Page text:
A report in today’s Guardian has highlighted the enormous value that colleges add to their local community, and how measuring this value through an Economic Impact Study can benefit both the college and community in a number of ways. Looking at three colleges that have had impact studies — Cornwall College, New College Nottingham & Newcastle College — the article shows how the findings of the studies can be used in different ways to bring even more benefit to the college and region.
One of the best and most obvious uses of an impact study is simply raising awareness. Citing the example of Cornwall College, the article describes how the results of a 2012 impact study helped both college staff and the Local Enterprise Partnership to better understand and appreciate the value of the college as an economic driver. According to the college’s development director, Matt Borne, “People in decision-making positions tend to ignore or underestimate the importance of the further education sector … often because they have never been to them and have no idea what they’re about, so our research really opened people’s eyes.”
Invaluable Marketing Tool
But if an impact study raises awareness of a college’s value in the community, then why not take the opportunity to shout about it? That is exactly what New College Nottingham (an EMSI client) have done with their study, which found, amongst other things, that for every £1 spent on education at the college, society receives £3.80.
Quoting Paul Lonsdale, deputy principal of New College Nottingham, the article points to the great benefit the impact study has had on marketing the college, particularly to parents of prospective students: “Parents remain the single biggest influence on choice for young people post-16 … and in most instances, people choose A-levels because they want to go on to university. It’s a very easily understood model, because it’s time-served and everybody knows the route that you go through. With vocational learners it is sometimes a little bit more difficult to see where the progress points are, and parents really need to understand that.” According to Mr Lonsdale, the study is proving to be an invaluable marketing tool in getting the message of the value of vocational learning out there to parents.
Highlighting the benefits of a vocational education to prospective students
In addition to raising awareness in the community and marketing the college to parents, impact studies can also be used to attract prospective students. Looking at Newcastle College (another EMSI client), the Guardian details how they are using their study — which shows how every £1 a learner pays for education at the college will yield them an average £3.40 per hour in higher future wages — to highlight the benefits of vocational education to prospective students. According to Mark Flannery, director of student recruitment and marketing, this is hugely useful in showing prospective learners what they might gain from training at the college: “We are really focused on raising aspiration in local people and developing their skills. There’s a relatively low participation rate at higher levels of skills development in the region, so we wanted to raise that awareness and be able to put some kind of metrics on what that looked like to help learners understand why it was worth doing.”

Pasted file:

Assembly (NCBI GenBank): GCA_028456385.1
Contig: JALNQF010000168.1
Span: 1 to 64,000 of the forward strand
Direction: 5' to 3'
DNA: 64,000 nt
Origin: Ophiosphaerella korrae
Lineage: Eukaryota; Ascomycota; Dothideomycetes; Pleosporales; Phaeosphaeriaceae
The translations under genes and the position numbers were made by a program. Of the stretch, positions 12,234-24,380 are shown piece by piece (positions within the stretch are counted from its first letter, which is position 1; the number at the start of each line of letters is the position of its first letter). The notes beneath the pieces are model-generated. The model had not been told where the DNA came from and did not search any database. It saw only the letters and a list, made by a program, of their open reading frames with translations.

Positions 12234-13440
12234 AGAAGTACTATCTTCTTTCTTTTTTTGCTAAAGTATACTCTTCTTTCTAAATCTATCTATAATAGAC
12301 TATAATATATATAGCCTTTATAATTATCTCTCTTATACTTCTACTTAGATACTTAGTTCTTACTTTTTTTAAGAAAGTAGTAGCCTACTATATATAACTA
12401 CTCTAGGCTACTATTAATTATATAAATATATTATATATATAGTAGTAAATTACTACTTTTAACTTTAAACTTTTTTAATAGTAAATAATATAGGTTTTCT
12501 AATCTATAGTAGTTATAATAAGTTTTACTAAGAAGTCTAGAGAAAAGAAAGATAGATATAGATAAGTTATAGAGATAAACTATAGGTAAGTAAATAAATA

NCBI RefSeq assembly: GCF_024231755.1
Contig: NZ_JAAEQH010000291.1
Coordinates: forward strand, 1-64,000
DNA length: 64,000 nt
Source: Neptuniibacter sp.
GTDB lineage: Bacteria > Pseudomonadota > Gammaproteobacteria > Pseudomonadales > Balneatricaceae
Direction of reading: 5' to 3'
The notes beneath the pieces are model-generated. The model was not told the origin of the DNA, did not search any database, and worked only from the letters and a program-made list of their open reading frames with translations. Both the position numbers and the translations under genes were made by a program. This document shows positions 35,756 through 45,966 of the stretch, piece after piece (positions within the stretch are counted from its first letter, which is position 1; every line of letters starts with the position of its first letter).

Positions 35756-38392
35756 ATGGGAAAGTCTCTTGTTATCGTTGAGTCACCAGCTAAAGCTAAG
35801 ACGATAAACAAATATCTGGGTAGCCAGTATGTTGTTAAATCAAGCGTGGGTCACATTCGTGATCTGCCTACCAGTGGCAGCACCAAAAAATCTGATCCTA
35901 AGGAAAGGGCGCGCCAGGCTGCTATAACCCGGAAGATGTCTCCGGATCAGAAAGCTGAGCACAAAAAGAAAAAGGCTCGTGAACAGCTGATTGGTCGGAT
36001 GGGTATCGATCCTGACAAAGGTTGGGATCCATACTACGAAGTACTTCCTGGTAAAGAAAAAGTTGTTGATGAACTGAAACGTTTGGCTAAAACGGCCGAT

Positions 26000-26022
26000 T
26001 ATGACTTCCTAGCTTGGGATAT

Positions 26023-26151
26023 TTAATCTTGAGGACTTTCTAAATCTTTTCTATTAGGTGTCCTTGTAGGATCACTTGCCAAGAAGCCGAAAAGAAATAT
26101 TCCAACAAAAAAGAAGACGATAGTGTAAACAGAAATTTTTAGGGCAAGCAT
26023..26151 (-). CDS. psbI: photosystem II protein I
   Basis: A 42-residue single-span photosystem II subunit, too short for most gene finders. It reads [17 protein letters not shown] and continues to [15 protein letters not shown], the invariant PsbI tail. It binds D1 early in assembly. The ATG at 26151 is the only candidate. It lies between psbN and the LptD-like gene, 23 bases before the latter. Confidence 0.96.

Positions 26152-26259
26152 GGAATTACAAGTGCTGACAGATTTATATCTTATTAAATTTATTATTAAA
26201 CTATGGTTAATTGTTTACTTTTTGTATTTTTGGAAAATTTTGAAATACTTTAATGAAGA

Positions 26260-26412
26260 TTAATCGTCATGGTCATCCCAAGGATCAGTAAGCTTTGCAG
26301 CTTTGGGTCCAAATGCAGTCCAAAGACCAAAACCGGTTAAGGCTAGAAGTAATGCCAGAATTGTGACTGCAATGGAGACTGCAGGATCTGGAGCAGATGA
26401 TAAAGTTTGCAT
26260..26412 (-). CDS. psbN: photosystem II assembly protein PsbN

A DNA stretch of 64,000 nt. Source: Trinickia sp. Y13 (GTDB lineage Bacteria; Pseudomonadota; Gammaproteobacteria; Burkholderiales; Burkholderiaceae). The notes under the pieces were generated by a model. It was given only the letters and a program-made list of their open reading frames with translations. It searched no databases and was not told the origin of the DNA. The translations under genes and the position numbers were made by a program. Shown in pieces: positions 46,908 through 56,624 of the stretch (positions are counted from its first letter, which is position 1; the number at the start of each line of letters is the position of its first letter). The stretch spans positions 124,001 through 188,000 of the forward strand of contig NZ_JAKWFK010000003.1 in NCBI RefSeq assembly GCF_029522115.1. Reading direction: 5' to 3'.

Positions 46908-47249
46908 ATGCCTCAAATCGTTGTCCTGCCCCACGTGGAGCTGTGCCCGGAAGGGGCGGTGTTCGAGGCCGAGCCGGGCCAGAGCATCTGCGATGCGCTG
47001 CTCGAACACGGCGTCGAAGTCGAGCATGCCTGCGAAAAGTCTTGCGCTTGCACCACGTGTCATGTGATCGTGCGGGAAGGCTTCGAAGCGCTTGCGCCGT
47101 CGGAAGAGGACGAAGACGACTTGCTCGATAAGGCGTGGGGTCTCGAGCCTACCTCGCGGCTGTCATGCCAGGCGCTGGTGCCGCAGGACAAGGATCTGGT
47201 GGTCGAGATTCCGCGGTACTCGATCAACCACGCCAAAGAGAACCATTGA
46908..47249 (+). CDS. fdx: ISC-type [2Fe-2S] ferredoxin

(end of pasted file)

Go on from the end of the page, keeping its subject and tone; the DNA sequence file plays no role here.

Another way in which impact studies can be used is perhaps not as obvious — Curriculum planning. Although the studies themselves have nothing as such to do with curriculum planning, they do seem to provide colleges with an impetus to look at ways that they can better align their curriculums to the local and regional community, so that they can have an even greater economic impact in the future. For instance, according to the Guardian piece, since Cornwall College’s study was completed, they have commissioned research on the marine technology sector, with similar studies planned for other industries because — according to Matt Borne — “The more we understand about the sectors and industries that work in our neck of the woods, the better we’ll be at honing the curriculum.” The article also comments on how Newcastle College are using the results of their study as a platform to “build more opportunities for students to develop employability and entrepreneurship skills into the curriculum.”
Economic Impact Studies & Future Benefits
The Guardian piece shows really clearly how Economic Impact Studies are not just a way of measuring the impact of a college — they are also gateways for developments and improvements in areas such as awareness, marketing, attracting prospective students and as an impetus for improved curriculum planning. In other words, these studies can form the basis of an integrated college strategy for economic development.
For further information about our Economic Impact Studies, and how our Analyst, Career Coach and Custom Consulting services can help in areas such as college marketing, attracting prospective students and curriculum planning, please contact Andy Durman (firstname.lastname@example.org)